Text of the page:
The Second Civil War The Royalists and the Scots

Stainmore Pass^ \ Barnard Castle

Stainmore Pass^ \ Barnard Castle

Stainmore Pass

Lambert

Wetherby

12.8.48

Pontefract

The Scottish invasion route

Route of Lambert & Cromwell

Lambert

Wetherby

12.8.48

Pontefract

The Scottish invasion route

Route of Lambert & Cromwell

The insurrections in England and Wales had taken place without Scottish help, which was long delayed by deep divisions within Scotland over the issue of the Engagement. Colchester was under siege, and the fall of Pembroke but three days away, when the duke of Hamilton entered Cumberland on 8 July. An abortive rising at Kingston on Thames led by the earl of Holland had come to nothing, and the Scots army could hope to achieve little. It entered Carlisle and joined up with English cavaliers under Langdale, forcing Lambert and his New Model regiments to fall back on Penrith and then to Appleby after slight skirmishing. The Scottish army, about 9,000 strong, was poorly manned however, and the English royalist element provided the experienced troops. Moving slowly south, Hamilton was reinforced by a further 5,000 or so fellow countrymen, whilst Lambert consolidated around Barnard Castle to block the route into Yorkshire. On 27 July Cromwell's advance forces joined him, anxious to prevent the junction of Hamilton with royalist and ex-parliamentarian forces, who had garrisoned Pontefract castle once more on 3 June. Although the Scots pushed towards the Stainmore Pass and caused Lambert to withdraw somewhat, no decisive move into Yorkshire was attempted. Lambert retreated to Ripon and so to Knaresborough on 7 August, whilst the Scots, shaken by disputes, debated what course to adopt in a meeting at Hornby Castle, Lancashire, on 9 August. Hamilton opted to march south through Lancashire, potential royalist recruiting country, but on 12 August Cromwell met up with Lambert at Wetherby in Yorkshire and thus created an effective fighting army about 9,000 strong, although outnumbered by the Scots and cavaliers, whose combined forces must have been in the region of 19,000 men.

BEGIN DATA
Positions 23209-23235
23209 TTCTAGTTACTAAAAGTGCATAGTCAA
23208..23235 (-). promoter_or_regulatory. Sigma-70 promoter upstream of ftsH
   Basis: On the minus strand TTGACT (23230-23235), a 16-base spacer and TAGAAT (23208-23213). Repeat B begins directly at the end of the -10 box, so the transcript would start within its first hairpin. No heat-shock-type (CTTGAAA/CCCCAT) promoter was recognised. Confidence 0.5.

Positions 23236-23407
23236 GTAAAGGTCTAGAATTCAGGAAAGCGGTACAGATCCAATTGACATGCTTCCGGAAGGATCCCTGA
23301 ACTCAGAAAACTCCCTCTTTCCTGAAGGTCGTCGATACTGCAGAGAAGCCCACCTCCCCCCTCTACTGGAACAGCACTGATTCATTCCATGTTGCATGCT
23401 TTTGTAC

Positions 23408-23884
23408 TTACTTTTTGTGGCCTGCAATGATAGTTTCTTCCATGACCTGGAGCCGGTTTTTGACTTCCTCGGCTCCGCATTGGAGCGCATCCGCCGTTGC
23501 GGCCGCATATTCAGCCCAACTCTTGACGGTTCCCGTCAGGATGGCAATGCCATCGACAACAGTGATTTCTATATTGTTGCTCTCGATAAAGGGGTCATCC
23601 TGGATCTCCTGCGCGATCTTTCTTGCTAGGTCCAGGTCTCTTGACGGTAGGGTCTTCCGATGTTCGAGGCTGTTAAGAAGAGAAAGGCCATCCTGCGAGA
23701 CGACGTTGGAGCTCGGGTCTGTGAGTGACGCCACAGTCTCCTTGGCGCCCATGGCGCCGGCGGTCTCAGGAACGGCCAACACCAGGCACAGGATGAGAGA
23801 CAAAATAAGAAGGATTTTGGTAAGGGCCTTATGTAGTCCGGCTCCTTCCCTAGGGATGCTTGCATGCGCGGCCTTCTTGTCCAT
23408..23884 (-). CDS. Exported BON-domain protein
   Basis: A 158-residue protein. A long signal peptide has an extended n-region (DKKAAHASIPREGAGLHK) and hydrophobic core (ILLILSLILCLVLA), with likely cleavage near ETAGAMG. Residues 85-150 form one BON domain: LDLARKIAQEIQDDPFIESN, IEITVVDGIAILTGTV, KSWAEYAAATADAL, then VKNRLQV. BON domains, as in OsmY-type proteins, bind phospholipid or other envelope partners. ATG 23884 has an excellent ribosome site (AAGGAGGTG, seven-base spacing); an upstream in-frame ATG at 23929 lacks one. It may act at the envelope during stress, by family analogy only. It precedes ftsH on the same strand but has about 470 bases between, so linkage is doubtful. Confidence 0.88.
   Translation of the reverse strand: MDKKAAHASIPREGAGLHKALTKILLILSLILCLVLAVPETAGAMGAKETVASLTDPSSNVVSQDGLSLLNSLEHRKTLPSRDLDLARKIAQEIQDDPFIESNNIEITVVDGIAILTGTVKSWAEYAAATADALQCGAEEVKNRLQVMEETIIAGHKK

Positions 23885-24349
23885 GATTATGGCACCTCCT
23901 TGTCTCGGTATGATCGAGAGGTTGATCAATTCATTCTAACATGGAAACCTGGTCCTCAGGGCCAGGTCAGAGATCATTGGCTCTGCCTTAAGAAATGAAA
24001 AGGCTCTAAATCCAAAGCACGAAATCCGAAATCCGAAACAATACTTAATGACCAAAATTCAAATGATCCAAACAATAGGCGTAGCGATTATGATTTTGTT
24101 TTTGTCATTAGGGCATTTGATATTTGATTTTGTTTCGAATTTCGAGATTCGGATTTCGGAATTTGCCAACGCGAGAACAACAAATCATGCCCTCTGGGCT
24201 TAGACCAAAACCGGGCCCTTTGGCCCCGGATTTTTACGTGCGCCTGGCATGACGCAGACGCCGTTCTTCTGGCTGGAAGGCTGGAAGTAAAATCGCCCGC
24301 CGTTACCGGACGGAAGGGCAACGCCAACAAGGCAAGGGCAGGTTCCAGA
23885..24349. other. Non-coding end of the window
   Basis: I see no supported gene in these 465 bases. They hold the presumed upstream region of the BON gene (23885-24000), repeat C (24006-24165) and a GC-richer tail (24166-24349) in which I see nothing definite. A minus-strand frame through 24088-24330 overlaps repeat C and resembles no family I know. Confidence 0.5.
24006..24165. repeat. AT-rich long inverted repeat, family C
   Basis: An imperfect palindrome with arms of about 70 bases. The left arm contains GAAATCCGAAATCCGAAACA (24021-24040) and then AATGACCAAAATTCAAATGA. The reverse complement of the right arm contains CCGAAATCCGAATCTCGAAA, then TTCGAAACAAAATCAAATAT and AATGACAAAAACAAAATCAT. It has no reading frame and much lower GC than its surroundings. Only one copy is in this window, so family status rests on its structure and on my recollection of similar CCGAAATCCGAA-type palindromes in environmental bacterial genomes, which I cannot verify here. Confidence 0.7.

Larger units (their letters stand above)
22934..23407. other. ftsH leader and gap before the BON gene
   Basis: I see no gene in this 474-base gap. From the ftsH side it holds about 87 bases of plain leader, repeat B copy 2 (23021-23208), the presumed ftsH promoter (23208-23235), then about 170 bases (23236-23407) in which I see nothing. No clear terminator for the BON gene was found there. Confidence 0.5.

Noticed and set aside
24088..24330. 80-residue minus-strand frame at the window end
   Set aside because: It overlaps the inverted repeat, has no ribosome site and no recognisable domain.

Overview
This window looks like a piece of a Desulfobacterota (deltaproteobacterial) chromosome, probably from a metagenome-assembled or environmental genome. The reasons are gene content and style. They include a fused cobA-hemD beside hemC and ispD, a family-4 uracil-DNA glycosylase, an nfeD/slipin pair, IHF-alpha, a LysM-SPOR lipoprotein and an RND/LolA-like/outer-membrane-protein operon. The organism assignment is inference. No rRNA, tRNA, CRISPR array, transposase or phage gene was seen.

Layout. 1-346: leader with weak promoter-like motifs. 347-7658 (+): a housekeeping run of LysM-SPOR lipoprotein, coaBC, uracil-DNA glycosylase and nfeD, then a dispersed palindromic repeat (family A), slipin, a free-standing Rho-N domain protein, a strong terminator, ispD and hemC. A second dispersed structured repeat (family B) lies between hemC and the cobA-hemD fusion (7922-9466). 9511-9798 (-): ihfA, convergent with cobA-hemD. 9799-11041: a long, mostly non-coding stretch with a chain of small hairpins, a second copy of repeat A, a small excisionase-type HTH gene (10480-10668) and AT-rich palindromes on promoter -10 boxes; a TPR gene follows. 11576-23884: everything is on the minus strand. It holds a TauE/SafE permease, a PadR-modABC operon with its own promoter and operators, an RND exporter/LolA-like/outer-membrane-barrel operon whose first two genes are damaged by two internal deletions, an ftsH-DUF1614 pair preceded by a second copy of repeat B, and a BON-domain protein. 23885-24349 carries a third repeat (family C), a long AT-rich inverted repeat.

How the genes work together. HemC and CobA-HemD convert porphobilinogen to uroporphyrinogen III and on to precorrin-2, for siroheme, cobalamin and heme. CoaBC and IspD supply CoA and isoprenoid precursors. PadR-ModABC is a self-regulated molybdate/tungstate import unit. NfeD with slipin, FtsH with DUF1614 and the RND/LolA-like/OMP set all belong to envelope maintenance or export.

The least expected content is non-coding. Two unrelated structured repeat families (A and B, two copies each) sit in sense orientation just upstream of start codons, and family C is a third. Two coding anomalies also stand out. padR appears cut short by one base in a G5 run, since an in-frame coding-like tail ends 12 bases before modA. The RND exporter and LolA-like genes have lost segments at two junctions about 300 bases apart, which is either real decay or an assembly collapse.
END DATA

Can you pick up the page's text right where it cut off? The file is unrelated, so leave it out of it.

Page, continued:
However, the Scottish army was ill-disciplined and unco-ordinated, and the cavalry marched too far ahead of the foot. On 16 August the horse were in and around Wigan whilst the infantry were straggling into Preston away to the north. Only Langdale's royalists, screening the flank of the march, were really a force to be reckoned with, and they were barely 3,000 strong. The royalist dispositions were unknown to Cromwell when he determined to advance on Preston and try to take the Scots army in flank as they marched. On 16 August elements of both armies clashed at Clitheroe Castle and, after some hesitation, Cromwell chose to march directly against Preston. Langdale warned Hamilton, and the duke ignored the warning. On 17 August Langdale's rearguard was engaged at Longridge, causing him to draw up in battle order and send word to Hamilton. The duke had already sent part of his army off south when the incident occurred, and chose again to ignore Langdale's warnings. The old royalist commander returned to his troops, and the fighting that ensued was bitter, the royalists only slowly giving ground under weight of numbers. Now Hamilton stopped his march, turned his army onto Preston Moor, and sent for his cavalry from Wigan. On second thoughts, Hamilton decided to send his foot across the River Ribble, and during this move, Cromwell entered Preston and stormed onto the moor, almost capturing Hamilton. The Darwen and Ribble Bridges were stormed in hard fighting, and the New Model burst through, winning a substantial victory. Darkness halted pursuit on 17 August, and the escaping Scottish infantry missed their cavalry returning to aid them on another road from Wigan. Extricating themselves, the horse moved back on Wigan, where, joining the foot, they briefly resisted and then began to retreat south. At Warrington, Hamilton made his escape, and the infantry surrendered wholesale to Cromwell's forces. Hamilton was later apprehended at Uttoxeter, tried and sentenced to death by the High Court of Justice, and Langdale was taken in Nottinghamshire. The surrender of Colchester on 28 August marked the end of the second civil war.

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